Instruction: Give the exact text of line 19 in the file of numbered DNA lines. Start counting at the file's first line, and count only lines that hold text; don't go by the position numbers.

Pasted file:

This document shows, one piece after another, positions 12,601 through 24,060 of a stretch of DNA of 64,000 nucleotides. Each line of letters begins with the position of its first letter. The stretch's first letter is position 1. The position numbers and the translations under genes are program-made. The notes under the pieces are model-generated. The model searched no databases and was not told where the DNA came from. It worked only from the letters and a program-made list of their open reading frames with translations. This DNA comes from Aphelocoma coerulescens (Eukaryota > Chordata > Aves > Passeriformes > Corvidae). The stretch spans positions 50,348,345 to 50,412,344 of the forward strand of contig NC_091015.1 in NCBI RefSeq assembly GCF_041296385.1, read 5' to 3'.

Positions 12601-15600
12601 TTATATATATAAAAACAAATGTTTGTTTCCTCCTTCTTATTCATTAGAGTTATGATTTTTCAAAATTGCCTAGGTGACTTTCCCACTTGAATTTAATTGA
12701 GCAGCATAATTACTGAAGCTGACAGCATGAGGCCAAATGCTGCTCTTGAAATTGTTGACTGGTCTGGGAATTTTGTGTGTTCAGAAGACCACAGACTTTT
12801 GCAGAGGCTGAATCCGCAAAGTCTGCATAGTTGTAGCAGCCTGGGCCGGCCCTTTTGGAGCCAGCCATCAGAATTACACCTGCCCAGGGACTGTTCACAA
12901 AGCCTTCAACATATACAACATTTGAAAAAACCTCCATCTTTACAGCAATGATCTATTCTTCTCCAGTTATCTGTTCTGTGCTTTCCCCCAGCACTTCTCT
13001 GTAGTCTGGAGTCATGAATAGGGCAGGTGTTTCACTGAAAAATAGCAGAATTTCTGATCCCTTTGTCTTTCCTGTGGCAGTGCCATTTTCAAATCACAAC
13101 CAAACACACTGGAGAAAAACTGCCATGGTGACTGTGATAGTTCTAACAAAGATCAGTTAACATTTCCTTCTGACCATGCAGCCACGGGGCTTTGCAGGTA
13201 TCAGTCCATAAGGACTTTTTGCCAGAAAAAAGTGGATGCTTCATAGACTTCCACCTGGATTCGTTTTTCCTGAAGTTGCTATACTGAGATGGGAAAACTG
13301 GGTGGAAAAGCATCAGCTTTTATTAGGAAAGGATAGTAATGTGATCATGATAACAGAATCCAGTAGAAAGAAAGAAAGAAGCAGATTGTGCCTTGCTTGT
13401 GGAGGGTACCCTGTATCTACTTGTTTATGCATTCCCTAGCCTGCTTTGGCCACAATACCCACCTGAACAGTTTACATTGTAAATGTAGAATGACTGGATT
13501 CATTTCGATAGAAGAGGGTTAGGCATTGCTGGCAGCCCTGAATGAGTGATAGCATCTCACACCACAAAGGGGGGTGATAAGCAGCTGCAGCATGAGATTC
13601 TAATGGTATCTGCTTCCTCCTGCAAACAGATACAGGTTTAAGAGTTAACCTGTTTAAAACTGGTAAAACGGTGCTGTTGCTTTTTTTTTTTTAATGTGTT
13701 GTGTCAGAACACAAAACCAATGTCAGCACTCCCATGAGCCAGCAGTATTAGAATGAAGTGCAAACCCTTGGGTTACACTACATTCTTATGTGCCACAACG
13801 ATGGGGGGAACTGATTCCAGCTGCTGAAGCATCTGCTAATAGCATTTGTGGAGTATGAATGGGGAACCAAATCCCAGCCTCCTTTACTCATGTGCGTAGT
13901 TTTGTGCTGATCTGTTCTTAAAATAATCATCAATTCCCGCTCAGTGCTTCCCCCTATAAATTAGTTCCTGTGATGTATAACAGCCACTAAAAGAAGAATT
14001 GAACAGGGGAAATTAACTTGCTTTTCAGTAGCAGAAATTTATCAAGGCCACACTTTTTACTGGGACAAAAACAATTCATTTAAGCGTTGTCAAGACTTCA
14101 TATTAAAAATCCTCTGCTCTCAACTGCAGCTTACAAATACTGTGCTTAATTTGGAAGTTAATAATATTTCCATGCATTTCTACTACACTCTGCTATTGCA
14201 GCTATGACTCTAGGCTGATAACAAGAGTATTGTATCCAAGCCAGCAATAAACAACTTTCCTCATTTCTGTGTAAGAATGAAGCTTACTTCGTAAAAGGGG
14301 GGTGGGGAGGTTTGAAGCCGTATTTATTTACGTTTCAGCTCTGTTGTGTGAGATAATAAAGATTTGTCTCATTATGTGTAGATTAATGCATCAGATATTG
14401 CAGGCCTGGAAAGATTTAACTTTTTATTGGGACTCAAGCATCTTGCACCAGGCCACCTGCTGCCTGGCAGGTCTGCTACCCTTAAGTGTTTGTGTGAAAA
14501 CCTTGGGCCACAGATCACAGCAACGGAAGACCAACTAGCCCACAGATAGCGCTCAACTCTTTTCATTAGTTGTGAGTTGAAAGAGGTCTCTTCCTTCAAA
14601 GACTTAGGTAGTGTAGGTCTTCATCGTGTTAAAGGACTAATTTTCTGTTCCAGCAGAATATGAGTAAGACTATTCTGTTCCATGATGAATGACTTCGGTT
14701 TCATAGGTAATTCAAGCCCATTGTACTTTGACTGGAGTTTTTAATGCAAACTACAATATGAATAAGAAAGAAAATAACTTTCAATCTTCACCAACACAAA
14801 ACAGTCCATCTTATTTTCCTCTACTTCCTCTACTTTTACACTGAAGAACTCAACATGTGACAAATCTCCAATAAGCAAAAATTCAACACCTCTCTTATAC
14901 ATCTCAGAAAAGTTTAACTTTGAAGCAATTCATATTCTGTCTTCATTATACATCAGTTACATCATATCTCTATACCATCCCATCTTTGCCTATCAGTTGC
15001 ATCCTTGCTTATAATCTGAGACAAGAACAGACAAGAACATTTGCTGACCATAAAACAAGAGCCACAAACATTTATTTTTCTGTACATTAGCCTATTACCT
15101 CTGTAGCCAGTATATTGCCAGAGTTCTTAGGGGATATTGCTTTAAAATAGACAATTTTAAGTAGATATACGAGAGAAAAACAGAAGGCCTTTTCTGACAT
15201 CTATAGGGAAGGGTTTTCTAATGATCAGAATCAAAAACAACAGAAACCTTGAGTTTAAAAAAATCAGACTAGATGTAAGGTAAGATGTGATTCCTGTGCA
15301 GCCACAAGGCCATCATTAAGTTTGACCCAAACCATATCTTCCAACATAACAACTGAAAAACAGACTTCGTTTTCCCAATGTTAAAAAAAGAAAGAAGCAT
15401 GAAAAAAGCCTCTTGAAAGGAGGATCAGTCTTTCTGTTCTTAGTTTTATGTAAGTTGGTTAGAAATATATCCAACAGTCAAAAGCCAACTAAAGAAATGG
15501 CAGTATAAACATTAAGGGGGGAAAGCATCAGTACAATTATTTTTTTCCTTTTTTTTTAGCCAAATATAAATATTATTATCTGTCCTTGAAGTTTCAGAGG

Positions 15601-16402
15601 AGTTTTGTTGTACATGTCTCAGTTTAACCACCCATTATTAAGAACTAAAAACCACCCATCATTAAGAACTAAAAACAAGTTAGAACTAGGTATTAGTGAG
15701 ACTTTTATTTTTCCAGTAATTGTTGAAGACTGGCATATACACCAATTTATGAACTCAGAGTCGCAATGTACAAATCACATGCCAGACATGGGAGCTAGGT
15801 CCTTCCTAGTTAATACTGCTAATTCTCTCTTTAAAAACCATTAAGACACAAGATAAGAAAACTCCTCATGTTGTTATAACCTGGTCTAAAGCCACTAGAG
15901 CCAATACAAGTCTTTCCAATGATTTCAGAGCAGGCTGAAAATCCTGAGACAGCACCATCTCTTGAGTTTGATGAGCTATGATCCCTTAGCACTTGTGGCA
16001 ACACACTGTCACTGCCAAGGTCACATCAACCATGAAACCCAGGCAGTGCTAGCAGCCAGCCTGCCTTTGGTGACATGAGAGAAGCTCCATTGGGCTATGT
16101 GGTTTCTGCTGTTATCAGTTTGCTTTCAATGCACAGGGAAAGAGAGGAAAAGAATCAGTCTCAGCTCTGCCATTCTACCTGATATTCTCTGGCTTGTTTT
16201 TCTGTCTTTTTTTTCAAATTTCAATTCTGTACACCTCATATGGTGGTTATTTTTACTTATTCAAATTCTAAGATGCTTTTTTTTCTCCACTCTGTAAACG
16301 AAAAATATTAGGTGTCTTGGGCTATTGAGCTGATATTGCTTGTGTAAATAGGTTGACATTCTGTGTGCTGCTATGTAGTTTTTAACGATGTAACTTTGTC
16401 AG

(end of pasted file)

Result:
14201 GCTATGACTCTAGGCTGATAACAAGAGTATTGTATCCAAGCCAGCAATAAACAACTTTCCTCATTTCTGTGTAAGAATGAAGCTTACTTCGTAAAAGGGG